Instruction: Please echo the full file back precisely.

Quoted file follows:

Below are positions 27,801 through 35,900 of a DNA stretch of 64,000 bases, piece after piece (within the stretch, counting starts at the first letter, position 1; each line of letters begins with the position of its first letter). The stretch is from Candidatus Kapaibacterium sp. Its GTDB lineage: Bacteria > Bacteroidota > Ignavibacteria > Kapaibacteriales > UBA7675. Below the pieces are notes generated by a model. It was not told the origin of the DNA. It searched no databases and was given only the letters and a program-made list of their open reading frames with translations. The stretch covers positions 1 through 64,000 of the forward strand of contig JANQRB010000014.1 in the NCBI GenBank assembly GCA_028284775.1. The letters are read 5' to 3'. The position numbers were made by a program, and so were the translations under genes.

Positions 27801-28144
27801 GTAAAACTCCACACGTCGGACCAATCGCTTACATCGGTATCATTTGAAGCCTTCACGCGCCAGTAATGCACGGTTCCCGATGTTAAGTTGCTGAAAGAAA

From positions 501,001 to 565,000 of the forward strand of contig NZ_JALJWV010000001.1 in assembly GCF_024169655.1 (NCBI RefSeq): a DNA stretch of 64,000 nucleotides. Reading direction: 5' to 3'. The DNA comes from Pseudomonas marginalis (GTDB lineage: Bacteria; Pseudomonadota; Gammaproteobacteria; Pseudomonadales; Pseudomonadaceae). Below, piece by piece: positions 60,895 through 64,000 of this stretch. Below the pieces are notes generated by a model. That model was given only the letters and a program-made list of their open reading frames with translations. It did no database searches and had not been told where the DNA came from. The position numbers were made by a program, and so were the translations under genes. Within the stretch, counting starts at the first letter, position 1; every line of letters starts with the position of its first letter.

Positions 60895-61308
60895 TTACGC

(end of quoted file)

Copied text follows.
Below are positions 27,801 through 35,900 of a DNA stretch of 64,000 bases, piece after piece (within the stretch, counting starts at the first letter, position 1; each line of letters begins with the position of its first letter). The stretch is from Candidatus Kapaibacterium sp. Its GTDB lineage: Bacteria > Bacteroidota > Ignavibacteria > Kapaibacteriales > UBA7675. Below the pieces are notes generated by a model. It was not told the origin of the DNA. It searched no databases and was given only the letters and a program-made list of their open reading frames with translations. The stretch covers positions 1 through 64,000 of the forward strand of contig JANQRB010000014.1 in the NCBI GenBank assembly GCA_028284775.1. The letters are read 5' to 3'. The position numbers were made by a program, and so were the translations under genes.

Positions 27801-28144
27801 GTAAAACTCCACACGTCGGACCAATCGCTTACATCGGTATCATTTGAAGCCTTCACGCGCCAGTAATGCACGGTTCCCGATGTTAAGTTGCTGAAAGAAA

From positions 501,001 to 565,000 of the forward strand of contig NZ_JALJWV010000001.1 in assembly GCF_024169655.1 (NCBI RefSeq): a DNA stretch of 64,000 nucleotides. Reading direction: 5' to 3'. The DNA comes from Pseudomonas marginalis (GTDB lineage: Bacteria; Pseudomonadota; Gammaproteobacteria; Pseudomonadales; Pseudomonadaceae). Below, piece by piece: positions 60,895 through 64,000 of this stretch. Below the pieces are notes generated by a model. That model was given only the letters and a program-made list of their open reading frames with translations. It did no database searches and had not been told where the DNA came from. The position numbers were made by a program, and so were the translations under genes. Within the stretch, counting starts at the first letter, position 1; every line of letters starts with the position of its first letter.

Positions 60895-61308
60895 TTACGC